My take on dovetail angles might appear to be strange, but I have solid reasons for my choice , if I do say so myself. Here goes.
Dovetail angles are most notably described in degrees, but is often stated as a ratio, either 1:8 or 1:6. These ratios translate into a 7Ã?Âº or a 9Ã?Âº angle. These are the established angles; the angles we’re suppose to bow to upon pulling our marking gauges from the bench drawer as we prepare to cut the parts of the joint. One angle is suggested (a better word might be mandated) for softwoods (9Ã?Âº) and the other for hardwoods.
So, do you need two sets of marking or layout tools? One set for working dovetails in softwood and one for hardwoods? Why would you want to purchase tools that do the exact same task, only at a different angle? And, where is the dovetail joint used for the most part? That’s right, in drawer construction. Many woodworkers use a combination of hardwood drawer fronts with either hardwood sides (poplar) or softwood sides (pine). Yes there are other combinations, but I venture to say these are the most common in American antiques throughout the major furniture periods of Queen Anne, Chippendale and Federal.
I use Newport, R.I., as a demarcation line for typical woods used to build drawers and if you’re building reproduction furniture from Newport south (not Southern designs that use yellow pine as a secondary wood), you are probably using two hardwoods for your drawer parts; poplar as the sides, backs and bottoms with another primary hardwood as your drawer fronts. The two hardwoods traditionally dictate using a 7Ã?Âº slope.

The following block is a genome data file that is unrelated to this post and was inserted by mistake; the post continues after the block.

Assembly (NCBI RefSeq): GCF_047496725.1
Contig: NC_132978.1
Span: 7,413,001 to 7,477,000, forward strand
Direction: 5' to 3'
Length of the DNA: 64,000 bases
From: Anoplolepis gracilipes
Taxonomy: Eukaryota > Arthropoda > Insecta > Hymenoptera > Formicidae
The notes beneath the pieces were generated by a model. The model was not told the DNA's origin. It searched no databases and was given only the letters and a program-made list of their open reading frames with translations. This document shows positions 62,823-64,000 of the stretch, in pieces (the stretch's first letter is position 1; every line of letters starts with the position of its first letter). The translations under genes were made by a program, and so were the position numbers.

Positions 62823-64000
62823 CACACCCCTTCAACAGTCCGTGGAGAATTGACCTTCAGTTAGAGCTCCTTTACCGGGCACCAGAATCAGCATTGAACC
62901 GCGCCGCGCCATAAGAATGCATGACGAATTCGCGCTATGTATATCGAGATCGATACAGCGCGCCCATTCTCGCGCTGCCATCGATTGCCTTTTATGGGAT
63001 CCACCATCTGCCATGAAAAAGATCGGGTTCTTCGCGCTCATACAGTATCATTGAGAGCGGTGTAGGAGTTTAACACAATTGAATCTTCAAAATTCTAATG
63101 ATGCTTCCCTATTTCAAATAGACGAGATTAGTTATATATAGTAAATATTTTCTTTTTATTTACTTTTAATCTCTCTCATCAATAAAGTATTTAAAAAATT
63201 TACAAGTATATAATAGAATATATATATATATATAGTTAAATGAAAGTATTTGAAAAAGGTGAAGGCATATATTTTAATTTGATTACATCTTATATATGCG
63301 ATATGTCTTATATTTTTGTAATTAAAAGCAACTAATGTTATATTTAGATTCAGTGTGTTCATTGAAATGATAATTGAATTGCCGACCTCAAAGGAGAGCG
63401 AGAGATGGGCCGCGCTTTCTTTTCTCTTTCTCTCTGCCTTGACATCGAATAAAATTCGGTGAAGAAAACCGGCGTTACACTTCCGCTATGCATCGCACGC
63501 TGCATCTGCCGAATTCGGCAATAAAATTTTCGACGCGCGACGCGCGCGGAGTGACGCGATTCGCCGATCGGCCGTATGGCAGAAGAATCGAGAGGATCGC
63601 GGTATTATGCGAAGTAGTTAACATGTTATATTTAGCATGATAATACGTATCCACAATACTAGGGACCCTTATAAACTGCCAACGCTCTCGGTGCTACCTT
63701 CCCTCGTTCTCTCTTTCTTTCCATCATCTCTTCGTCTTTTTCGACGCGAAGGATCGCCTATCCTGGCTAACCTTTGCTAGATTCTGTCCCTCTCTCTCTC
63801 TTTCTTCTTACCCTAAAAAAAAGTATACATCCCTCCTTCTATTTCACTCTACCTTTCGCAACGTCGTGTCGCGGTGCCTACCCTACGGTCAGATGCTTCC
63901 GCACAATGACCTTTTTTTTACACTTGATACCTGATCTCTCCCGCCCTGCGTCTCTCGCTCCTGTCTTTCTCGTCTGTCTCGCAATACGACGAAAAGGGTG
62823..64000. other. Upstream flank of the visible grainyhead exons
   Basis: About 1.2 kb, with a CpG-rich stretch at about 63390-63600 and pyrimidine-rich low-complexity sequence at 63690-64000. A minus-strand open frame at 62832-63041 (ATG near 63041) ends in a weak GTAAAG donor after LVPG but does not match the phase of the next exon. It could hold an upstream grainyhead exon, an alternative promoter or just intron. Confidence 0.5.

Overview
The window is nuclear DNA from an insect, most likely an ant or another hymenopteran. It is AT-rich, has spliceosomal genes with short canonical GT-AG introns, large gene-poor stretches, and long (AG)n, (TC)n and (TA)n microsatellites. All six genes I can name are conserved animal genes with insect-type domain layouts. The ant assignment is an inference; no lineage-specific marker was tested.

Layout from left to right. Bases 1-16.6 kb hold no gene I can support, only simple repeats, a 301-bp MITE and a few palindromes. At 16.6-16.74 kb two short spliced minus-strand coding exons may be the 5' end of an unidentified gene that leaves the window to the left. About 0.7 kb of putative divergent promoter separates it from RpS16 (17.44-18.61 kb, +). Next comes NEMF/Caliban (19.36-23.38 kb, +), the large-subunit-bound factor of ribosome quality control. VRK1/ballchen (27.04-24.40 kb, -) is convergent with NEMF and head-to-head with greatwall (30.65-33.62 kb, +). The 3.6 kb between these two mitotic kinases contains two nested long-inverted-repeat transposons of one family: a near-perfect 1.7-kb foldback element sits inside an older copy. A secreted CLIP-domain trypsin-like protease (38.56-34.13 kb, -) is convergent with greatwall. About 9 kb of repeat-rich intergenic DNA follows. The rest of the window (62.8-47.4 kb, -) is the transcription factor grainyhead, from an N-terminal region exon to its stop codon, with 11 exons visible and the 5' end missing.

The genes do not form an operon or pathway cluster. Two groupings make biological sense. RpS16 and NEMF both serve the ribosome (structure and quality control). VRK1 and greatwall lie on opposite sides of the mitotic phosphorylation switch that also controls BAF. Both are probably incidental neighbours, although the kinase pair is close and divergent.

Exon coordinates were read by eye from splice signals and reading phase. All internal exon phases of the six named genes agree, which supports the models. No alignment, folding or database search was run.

But, what about us poor souls building drawers based on New England designs? Designs built north of Newport, R.I., where drawers use hardwood for the fronts and softwood, namely pine, as other drawer parts. What angle should we choose for our dovetails: 7Ã?Âº that matches the use of hardwood, or 9Ã?Âº used for softwoods? What a conundrum.
Additionally, we have the development of the dovetail jigs that suggest (there’s that word again) we use a 14Ã?Âº-dovetail router bit to make the tails and a straight bit to cut the pins. I can say I like the slope of these dovetails much better. Aesthetically, these are more pleasing to my eye. And that’s what I think should drive your dovetail angles , aesthetics.
Don’t accept the traditional ratios. I’ll bet a study of furniture and drawer construction from the 1700s through today would turn up many different dovetail angles. Of course, I’ve used the 7Ã?Âº, 9Ã?Âº and 14Ã?Âº angles during the period I used dovetail jigs to cut my joints. I’ll bet when I switched over to hand-cutting dovetails I used a few angles in between as well , as a beginner, it’s nearly impossible to stay on the layout lines. I know of no joint failures and not once have I seen the angles break or shear along the slope of the tail (something preached if the slope grows well beyond the traditional ratios).
The Angle I Use
So, where am I today with this dovetail angle question? I use a 12Ã?Âº angle. Why 12Ã?Âº, you may ask? Here’s my reasoning. I certainly wasn’t going to switch angles depending on the application (too much wasted time) and I wanted an angle that fit somewhere in the middle of the established slopes. And how many places does the number 12 show up in our world? We have 12 months in a year. Two sets of 12 hours in a day. Most people know that a dozen of anything is 12. And to bring it in line with woodworking, if you’re fitting a raised panel into a 1/4″ groove and the panel needs to be the full width of the groove as it rests tight to the bottom of the groove (a snug fit so the panels don’t rattle), you need to set a 12Ã?Âº-angle cut for the panels.
And most important, I like the angle when I look at it.
Is it just me? Am I crazy? (That’s a question I’m sure I’ll get a few comments on. Remember the glove incident?) What degree slope do you use for your dovetails and why?